Most of the photographs I post to this blog are taken on film. But I do take photos using digital cameras also and here is a look back over the past twelve months as seen through the lens of my digital camera.
At Photokina in September 2008, LSI announced that "The Future Is Analogue". Yesterday LSI released lens adaptors that allow you to attach their Diana+ lenses to EOS and F mount cameras including Digital SLRs.
So, if one of the more famous of the film proponents is jumping on the digital train, is the future is digital after all?
The view of Yosemite Valley from "Tunnel View" is one of the most popular (and probably most photographed) vistas in Yosemite National Park. Being an easy 10 minute drive from the valley floor along route 41, it is a great place to get in touch with your inner Ansel Adams.
The large monolith, left of center, is El Capitan and in the distance is Half Dome.
While I don't know for sure what the specs are, I hope it looks like the retro rangefinder looking one in this photo taken at Photokina last year.
Update: Olympus Teaser.
In October 2003, Apple proudly announced "Hell Freezes Over" with the launch of the iTunes Music Store for Windows. The unthinkable had happened. Apple was making software for their arch enemy's operating system and the world was coming to an end. So with the recent announcement by Lomographic Society International that they will move into the digital photography realm, is there a cold front moving through hell once again?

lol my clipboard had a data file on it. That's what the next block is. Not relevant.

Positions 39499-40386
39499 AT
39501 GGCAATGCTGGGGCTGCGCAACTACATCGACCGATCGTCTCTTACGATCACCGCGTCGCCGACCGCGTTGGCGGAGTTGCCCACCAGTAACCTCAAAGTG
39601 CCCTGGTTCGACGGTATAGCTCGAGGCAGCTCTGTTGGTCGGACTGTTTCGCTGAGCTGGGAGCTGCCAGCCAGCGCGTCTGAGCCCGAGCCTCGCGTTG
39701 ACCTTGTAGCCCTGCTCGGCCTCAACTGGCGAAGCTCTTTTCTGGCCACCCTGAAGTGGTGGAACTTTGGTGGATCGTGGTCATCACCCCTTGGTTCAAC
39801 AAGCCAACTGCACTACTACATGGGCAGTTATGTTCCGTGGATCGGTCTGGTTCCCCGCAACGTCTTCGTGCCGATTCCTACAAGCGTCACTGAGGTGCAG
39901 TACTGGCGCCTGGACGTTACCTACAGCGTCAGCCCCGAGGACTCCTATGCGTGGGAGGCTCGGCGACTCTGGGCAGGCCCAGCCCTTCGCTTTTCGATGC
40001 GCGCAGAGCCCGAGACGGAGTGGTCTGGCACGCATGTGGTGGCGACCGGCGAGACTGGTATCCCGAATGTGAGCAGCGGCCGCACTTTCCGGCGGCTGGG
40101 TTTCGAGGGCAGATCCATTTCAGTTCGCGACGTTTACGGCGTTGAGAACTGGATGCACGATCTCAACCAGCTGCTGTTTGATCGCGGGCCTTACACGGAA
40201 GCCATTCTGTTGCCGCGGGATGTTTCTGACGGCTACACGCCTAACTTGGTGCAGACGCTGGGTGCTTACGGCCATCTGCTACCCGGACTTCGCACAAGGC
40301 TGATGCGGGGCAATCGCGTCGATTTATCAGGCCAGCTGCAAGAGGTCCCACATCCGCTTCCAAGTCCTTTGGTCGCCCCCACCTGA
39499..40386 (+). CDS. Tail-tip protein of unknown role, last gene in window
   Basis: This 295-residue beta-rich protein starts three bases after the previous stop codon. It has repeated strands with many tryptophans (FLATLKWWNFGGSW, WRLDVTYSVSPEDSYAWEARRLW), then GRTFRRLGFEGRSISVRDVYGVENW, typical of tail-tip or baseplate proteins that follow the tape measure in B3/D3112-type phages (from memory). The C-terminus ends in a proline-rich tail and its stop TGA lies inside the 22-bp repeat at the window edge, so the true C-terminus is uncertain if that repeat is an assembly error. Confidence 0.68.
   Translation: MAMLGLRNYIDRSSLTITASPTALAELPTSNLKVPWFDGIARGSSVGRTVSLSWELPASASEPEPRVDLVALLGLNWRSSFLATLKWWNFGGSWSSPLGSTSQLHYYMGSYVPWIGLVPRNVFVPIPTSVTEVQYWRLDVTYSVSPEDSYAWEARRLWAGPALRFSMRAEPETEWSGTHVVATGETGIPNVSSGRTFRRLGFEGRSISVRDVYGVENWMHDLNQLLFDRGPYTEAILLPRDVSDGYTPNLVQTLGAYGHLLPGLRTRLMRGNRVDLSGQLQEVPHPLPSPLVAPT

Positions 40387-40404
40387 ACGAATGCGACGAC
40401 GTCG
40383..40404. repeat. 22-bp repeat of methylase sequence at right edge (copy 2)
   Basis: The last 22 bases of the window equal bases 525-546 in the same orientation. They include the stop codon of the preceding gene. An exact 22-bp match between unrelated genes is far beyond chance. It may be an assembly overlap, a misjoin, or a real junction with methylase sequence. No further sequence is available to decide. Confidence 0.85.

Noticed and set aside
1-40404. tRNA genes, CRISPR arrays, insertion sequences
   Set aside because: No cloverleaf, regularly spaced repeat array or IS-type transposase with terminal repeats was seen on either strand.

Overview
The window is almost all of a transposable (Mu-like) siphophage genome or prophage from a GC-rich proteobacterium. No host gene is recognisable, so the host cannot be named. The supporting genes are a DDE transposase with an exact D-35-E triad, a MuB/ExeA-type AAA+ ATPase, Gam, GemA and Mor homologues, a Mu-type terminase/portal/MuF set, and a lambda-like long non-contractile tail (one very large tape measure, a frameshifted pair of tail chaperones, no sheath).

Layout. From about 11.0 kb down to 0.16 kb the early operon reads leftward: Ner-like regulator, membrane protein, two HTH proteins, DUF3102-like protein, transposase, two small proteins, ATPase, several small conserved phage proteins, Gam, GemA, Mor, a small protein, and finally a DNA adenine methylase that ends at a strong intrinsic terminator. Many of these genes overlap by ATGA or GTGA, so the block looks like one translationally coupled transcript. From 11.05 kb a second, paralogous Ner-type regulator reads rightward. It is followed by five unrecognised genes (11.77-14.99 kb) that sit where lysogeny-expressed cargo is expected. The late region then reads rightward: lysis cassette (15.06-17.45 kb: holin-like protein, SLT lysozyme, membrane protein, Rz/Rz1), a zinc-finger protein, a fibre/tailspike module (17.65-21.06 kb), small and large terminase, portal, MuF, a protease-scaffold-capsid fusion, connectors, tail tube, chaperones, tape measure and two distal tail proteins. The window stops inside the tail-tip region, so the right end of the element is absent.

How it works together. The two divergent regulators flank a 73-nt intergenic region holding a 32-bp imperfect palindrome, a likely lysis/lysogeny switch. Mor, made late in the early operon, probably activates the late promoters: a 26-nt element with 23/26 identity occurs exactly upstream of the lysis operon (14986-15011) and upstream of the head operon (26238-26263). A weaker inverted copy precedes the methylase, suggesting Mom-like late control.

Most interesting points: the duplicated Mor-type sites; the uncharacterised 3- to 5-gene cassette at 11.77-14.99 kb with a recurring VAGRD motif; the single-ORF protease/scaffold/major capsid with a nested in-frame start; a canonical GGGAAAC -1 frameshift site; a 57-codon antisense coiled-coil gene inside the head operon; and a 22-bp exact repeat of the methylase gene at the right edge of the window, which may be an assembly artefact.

For those that don't know, Lomographic Society International (LSI) is a company based in Austria that sells photographic equipment and accessories. They started out as a distributor for cameras they bought on the cheap from Russian optics company LOMO but over the years they started to create their own plastic "toy" cameras and even created a replica of the famous LOMO LC-A when the LOMO company stopped producing the camera themselves. The one thing that distinguished LSI from many other camera retailers was that they only sold film based cameras.
Long bashed (hated even) for what some people perceived as inflated prices and alleged aggressive marketing techniques, LSI was often defended in online forums because "they helped in the sale of film." With the rise in digital photography, many other retailers were pushing their film offerings to the bargain bin in the corner of the store but LSI continued to promote film photography as something trendy and chic and here to stay. Their marketing techniques were quite successful with a whole generation of users who grew up with digital cameras but were now making the switch to film based photography. LSI coined the phrases "Lomography" and "Lomographer" and the Urban Outfitters crowd all wanted to be a part of the scene.
LSI wasn't the only company focusing on film of course, but they were one of the more succesful companies in enticing young people into film photography for the first time and older photographers back after their switch to digital technologies.